“You would also need to depict the rider doing what that rider does best, be it climbing, sprinting, or riding a time trial.
“Merckx was good at all of those things, so that is why the question is unfair.
“Hinault was easily very photogenic on and off the bike, but the beauty is in the eye of the beholder, if you are a Hinault fan or not?
“Or a Moser fan – he was always striking on a bike.
“Didrich Thurau was another, Raymond Poulidor was majestic, he had an aura – so popular he could have run for President.
“On the track there was Matt Gilmore, Bruno Risi, and Danny Clarke.
“The girls; Deborah Shumway (USA) and Hanka Kupfernagel (Ger), their style and position on the bike was perfect, better than most men, easily the most photogenic.”
What’s the biggest mistake amateur photographers make when taking race pictures?
“The obvious mistake is standing too close to the subject and forgetting to pan the camera, then taking the shot too early.
“Try to stand a bit further back but still in a position so you can see the rider approaching. Start to pan the camera, (as if it were a rifle and you were shooting a deer) and wait, wait, and then take as the rider is opposite you.
“Set a high, or fast, shutter speed if the camera is adjustable, link this with the lowest compatible ISO (film speed).
“Then try to squeeze the shutter button rather than punching it with your finger. Punching it will ‘shake’ the camera and all your efforts will be wasted, as the camera will move up and down, when you want it to move at the same speed and direction as the rider.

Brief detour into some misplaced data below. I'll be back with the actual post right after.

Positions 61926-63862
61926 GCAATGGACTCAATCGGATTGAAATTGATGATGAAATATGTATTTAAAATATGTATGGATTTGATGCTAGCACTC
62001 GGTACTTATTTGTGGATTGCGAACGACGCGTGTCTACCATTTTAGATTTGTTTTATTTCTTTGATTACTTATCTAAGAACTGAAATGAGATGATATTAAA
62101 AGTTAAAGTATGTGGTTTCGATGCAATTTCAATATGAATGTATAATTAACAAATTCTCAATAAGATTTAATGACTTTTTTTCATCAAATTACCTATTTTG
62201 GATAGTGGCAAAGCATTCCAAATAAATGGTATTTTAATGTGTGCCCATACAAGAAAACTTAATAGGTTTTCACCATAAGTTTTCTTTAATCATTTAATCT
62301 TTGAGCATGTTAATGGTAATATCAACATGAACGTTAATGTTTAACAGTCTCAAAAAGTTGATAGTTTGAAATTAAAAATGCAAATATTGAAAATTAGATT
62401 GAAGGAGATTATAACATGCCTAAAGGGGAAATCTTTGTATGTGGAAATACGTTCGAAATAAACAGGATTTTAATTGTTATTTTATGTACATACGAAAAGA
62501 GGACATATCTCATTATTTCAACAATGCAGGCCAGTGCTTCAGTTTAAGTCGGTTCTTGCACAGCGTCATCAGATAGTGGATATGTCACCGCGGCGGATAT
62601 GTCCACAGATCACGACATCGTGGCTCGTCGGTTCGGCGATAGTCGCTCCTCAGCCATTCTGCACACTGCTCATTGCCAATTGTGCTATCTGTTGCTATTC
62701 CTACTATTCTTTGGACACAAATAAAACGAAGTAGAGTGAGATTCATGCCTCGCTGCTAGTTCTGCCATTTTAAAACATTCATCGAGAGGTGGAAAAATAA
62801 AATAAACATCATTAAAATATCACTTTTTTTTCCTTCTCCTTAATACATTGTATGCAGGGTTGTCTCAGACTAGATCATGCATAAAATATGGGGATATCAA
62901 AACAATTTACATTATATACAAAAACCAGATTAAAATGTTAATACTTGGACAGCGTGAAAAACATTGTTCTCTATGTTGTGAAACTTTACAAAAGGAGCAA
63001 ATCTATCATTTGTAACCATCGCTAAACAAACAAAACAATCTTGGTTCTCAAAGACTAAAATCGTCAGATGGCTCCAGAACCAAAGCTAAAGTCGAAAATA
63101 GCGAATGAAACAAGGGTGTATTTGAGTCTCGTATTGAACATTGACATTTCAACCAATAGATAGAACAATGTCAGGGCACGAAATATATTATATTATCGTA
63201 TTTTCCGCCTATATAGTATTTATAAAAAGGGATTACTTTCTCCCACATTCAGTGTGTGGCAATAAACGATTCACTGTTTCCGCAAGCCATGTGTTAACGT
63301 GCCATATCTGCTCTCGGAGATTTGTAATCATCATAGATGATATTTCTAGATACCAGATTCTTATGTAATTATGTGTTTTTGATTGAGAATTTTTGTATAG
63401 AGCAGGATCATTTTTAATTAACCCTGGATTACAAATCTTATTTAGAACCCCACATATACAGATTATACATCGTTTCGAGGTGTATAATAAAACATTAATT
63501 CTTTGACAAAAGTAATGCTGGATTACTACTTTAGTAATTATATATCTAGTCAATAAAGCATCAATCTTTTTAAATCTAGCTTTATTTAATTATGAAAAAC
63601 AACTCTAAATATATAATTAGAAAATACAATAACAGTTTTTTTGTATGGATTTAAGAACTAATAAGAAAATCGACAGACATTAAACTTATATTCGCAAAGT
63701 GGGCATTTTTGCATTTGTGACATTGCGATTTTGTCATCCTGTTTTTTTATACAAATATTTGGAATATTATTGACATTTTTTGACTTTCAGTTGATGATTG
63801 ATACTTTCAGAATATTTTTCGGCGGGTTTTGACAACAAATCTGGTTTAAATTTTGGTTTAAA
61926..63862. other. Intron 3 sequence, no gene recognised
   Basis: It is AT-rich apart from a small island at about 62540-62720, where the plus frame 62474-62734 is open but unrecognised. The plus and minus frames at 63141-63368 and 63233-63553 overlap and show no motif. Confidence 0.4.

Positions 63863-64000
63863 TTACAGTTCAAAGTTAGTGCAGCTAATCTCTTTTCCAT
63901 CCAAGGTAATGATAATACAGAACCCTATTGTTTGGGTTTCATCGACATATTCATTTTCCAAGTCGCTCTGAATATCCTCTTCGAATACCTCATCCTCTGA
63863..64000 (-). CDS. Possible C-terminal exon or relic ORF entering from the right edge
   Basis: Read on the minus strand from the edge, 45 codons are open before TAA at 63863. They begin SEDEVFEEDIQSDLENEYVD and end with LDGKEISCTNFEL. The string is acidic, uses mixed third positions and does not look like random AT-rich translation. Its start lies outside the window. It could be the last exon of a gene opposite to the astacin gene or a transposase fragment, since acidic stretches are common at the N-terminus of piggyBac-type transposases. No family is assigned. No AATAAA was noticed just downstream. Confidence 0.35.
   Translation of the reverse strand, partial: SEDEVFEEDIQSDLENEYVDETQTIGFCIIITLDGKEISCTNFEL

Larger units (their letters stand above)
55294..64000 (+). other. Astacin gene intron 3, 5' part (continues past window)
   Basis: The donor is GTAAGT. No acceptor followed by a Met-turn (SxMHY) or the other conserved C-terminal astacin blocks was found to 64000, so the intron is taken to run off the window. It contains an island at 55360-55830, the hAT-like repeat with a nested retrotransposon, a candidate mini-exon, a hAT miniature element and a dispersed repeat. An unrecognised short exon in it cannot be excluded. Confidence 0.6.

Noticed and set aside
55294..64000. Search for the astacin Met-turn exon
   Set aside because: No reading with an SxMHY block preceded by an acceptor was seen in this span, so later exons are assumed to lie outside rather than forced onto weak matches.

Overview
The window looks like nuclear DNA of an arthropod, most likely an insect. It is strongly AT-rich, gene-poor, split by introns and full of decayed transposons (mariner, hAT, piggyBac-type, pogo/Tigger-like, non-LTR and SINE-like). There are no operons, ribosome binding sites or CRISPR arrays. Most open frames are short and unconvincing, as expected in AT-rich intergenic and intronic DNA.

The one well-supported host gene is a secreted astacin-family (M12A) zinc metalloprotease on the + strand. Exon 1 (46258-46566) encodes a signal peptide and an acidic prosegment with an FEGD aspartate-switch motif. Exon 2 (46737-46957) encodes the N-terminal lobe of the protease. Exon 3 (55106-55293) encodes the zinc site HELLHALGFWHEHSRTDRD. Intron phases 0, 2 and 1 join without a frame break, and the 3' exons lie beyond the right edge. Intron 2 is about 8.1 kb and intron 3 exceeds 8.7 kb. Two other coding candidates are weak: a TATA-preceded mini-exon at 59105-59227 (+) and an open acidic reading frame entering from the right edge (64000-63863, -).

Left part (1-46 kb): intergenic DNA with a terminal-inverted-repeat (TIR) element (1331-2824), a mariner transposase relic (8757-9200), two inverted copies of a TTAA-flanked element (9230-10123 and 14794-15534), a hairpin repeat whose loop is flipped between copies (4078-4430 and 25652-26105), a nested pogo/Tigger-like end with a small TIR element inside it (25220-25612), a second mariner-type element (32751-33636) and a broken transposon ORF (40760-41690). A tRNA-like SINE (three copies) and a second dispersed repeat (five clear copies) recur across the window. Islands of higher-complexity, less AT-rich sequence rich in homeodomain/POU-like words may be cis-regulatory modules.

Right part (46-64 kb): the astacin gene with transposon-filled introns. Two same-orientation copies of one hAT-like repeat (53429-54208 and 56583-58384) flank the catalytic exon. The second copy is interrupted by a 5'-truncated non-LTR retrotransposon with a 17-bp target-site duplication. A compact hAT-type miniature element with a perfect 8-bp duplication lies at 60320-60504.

“And if there is any, keep the sun over your shoulder, but make sure your shadow is not in the photo.”
How about a tip for us amateurs?
“Avoid taking pictures at the Tour de France.
“The view from your camera can be misleading and you may not realise the actual speed or the large number of riders that are hurtling towards you.
“Never, ever, turn your back towards oncoming riders, and do not ever leave bags or backpacks in the road.
“When you stand too close, it’s like an express train passing as if you were on a station platform.
“The problem with taking pictures is you hardly ever see the racing, and if a judge asks a photographer who he thinks won a tight finish, then the photographer never actually got the picture because when they crossed the line the mirror in the camera should have been up, so if he is good at his job he never really sees the finish.”
“There aren’t any barriers separating cyclists from spectators on most mountain passes. This is unusual for a big sporting event and can leave spectators vulnerable to falling into a riders’ path as they ride up the road. It’s important that you ensure you stay clear of the cyclist’s they will be subjected to fines if you push them, both monetary and time penalties.
“Cyclists ride incredibly fast and use every inch of road available, make sure you stand well clear.
“Do not run alongside the riders, there are fast-moving motorcycles too, and spectators are often struck by the TV motorcycles.
“Just watch the race and enjoy it.
“With so many vehicles on the road, including bikes, caravans and cars, trucks and a great many motorcycles, pedestrians should take extra care when crossing. If you’re watching the race with your family, please make sure you keep a close eye on children at all times. The event is all about children and families – let them arrive back home safely.”